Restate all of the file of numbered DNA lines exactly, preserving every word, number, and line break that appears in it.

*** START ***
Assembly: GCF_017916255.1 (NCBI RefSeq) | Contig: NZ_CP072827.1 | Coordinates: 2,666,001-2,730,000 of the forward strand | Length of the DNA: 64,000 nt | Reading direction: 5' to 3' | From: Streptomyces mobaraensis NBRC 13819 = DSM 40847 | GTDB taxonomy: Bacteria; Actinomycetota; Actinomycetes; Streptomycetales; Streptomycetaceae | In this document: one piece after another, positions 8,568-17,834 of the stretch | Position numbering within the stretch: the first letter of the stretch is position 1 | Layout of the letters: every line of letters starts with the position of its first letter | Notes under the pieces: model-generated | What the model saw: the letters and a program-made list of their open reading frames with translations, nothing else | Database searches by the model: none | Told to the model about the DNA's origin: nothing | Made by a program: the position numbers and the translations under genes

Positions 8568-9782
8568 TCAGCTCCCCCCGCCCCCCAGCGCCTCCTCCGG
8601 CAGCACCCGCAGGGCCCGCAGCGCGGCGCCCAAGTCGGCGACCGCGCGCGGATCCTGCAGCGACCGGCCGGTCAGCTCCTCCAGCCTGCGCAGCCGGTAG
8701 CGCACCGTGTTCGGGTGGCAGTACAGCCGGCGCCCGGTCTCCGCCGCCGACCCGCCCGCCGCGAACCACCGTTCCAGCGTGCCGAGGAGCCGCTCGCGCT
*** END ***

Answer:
Assembly: GCF_017916255.1 (NCBI RefSeq) | Contig: NZ_CP072827.1 | Coordinates: 2,666,001-2,730,000 of the forward strand | Length of the DNA: 64,000 nt | Reading direction: 5' to 3' | From: Streptomyces mobaraensis NBRC 13819 = DSM 40847 | GTDB taxonomy: Bacteria; Actinomycetota; Actinomycetes; Streptomycetales; Streptomycetaceae | In this document: one piece after another, positions 8,568-17,834 of the stretch | Position numbering within the stretch: the first letter of the stretch is position 1 | Layout of the letters: every line of letters starts with the position of its first letter | Notes under the pieces: model-generated | What the model saw: the letters and a program-made list of their open reading frames with translations, nothing else | Database searches by the model: none | Told to the model about the DNA's origin: nothing | Made by a program: the position numbers and the translations under genes

Positions 8568-9782
8568 TCAGCTCCCCCCGCCCCCCAGCGCCTCCTCCGG
8601 CAGCACCCGCAGGGCCCGCAGCGCGGCGCCCAAGTCGGCGACCGCGCGCGGATCCTGCAGCGACCGGCCGGTCAGCTCCTCCAGCCTGCGCAGCCGGTAG
8701 CGCACCGTGTTCGGGTGGCAGTACAGCCGGCGCCCGGTCTCCGCCGCCGACCCGCCCGCCGCGAACCACCGTTCCAGCGTGCCGAGGAGCCGCTCGCGCT